What Is General Relativity?

Special relativity takes the idea that gravity and motion for an object travels in a straight line. General relativity is more mathematically complicated, because the gravity of nearby objects (such as stars) has a direct effect on the object in motion, and that gravity has to be accounted for. In addition, light "bends" as it makes its way around an object with a large gravitational pull. Time also slows down as it passes such a large gravitational pull as well.The idea is called the Equivalence Principal and states that "the inertial force accompanying accelerated motion is indistinguishable from gravity, and therefore, they are the same." This is compared to the feeling of pressure you feel in an accelerating and decelerating train, or in an elevator as it goes up and down, or on an amusement park ride like the spinning swings. A demonstration is shown where a bowling ball is placed on a tightly pulled rubber sheet. When the bowling ball is placed on the sheet, the sheet indents to make room for the ball. Put another one on the same sheet at the opposite end of the sheet, and it will make its own indentation. Gie enough time, and the balls will slowly move towards each other. This shows that gravity is really the bending and warping of space (yeah , I had to read that one a few times :) ). General relativity also takes into account that matter, space and time all have interactive relationships, and while it's a "theory" there are devices we use everyday that depend on this theory and in its actions prove it works (GPS, anyone :)?). We can really take this to the mind bending level of looking at the universe (by the theory of General Relativity, observations indicate our universe is expanding).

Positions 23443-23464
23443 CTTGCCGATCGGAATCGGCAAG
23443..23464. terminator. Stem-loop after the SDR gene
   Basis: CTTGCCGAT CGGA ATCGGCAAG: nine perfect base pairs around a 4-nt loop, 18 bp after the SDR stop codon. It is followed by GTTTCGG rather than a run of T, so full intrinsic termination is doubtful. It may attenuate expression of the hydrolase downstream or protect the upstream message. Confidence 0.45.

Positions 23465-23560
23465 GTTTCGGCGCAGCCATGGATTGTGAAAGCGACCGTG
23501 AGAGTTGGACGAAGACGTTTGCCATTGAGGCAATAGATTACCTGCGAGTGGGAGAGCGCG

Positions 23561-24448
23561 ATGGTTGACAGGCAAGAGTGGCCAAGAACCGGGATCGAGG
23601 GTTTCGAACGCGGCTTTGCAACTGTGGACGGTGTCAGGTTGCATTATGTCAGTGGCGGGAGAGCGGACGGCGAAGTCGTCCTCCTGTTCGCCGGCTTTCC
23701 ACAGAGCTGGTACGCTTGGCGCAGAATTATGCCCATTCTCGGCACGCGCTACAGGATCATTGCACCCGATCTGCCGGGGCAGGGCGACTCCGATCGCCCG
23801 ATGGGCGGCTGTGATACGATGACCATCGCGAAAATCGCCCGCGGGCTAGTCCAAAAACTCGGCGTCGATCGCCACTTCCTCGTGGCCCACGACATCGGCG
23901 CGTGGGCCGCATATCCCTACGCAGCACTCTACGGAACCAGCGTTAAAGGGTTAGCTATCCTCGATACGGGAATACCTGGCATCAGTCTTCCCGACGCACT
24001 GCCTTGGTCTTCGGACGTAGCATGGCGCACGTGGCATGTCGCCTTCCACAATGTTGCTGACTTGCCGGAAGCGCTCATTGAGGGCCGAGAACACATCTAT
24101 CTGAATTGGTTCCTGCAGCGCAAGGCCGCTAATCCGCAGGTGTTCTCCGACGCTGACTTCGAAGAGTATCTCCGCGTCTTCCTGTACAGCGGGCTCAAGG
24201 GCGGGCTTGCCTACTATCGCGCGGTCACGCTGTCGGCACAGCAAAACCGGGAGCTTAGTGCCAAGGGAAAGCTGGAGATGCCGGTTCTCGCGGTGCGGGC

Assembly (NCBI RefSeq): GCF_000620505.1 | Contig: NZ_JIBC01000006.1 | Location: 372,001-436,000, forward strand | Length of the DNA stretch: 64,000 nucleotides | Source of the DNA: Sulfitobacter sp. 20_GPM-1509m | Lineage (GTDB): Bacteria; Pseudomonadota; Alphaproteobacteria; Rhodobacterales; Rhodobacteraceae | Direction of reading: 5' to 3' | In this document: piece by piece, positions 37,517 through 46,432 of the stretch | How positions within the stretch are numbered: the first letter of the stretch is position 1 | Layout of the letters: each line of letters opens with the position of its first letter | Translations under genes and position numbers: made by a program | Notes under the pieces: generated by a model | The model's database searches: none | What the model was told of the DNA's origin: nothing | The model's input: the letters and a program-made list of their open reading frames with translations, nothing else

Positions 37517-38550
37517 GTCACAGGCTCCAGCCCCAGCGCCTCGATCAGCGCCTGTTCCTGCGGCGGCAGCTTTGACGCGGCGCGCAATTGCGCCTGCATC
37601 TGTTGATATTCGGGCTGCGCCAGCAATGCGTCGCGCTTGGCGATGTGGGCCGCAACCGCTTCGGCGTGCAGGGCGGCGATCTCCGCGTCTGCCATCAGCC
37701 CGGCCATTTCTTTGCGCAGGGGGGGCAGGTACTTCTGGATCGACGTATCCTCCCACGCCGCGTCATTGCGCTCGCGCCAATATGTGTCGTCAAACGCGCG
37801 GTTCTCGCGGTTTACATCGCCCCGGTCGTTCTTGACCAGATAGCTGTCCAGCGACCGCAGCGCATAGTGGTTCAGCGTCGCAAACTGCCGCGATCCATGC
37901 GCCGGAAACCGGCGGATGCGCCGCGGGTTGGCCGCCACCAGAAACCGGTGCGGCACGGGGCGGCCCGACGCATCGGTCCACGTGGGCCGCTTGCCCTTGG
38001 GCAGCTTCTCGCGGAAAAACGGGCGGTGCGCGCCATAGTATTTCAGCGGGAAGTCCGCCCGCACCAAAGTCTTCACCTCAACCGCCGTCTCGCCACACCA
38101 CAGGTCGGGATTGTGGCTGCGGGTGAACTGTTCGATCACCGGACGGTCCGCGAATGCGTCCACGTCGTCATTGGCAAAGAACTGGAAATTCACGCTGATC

Bottom Line:

That's a lot of detail packed into a manga. the cool thing is that it's entertaining, fun to read, and in many ways, the ideas and theories come naturally, and it's only when you put down the book and realize "wait a minute... did we just cover what I think we covered?!" That's the great success of this book, in that you learn new ideas and concepts without really having to think about it too much. You're having too much fun to realize how much you are learning. On that level, The Manga Guide to Relativity succeeds very well. So how does Minagi do on his report? Can sensei Uraga deliver the goods? And what is it about that dog, anyway?! For answers to those riddles (and many others within the Relativity metaverse), you'll just have to pick up a copy of The Manga Guide to Relativity and find out for yourself.